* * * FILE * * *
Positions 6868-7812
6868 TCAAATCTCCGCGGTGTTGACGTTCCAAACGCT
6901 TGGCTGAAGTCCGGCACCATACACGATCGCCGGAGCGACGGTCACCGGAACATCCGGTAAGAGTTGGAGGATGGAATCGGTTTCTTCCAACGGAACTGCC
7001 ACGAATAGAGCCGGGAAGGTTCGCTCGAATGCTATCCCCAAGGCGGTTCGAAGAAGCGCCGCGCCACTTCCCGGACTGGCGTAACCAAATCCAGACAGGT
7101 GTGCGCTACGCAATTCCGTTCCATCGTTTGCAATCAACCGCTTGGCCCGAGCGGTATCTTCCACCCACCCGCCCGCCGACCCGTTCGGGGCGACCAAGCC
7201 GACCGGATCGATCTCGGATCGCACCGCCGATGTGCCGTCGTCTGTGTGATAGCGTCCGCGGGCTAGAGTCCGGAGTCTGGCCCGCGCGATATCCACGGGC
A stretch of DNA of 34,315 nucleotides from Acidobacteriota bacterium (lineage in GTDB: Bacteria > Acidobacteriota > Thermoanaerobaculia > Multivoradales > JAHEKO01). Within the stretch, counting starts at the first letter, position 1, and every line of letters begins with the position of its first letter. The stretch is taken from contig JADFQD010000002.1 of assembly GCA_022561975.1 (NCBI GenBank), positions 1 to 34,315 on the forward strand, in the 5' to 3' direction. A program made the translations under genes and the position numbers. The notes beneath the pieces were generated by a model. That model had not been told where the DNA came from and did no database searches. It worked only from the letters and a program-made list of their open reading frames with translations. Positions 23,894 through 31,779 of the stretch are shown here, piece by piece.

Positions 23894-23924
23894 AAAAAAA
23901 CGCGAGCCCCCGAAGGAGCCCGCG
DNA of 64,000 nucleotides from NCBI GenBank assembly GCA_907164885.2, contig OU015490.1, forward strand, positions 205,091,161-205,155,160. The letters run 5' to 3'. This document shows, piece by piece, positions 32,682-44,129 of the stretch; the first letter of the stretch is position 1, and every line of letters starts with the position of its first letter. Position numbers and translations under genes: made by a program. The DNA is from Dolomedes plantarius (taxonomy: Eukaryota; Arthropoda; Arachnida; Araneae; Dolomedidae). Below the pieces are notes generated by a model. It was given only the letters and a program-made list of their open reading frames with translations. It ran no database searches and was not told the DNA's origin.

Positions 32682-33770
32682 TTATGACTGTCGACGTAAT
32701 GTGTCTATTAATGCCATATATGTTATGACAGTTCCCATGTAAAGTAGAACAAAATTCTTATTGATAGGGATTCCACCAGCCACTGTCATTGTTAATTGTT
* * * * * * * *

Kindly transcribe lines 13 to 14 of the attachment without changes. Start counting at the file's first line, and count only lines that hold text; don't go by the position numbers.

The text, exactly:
32682 TTATGACTGTCGACGTAAT
32701 GTGTCTATTAATGCCATATATGTTATGACAGTTCCCATGTAAAGTAGAACAAAATTCTTATTGATAGGGATTCCACCAGCCACTGTCATTGTTAATTGTT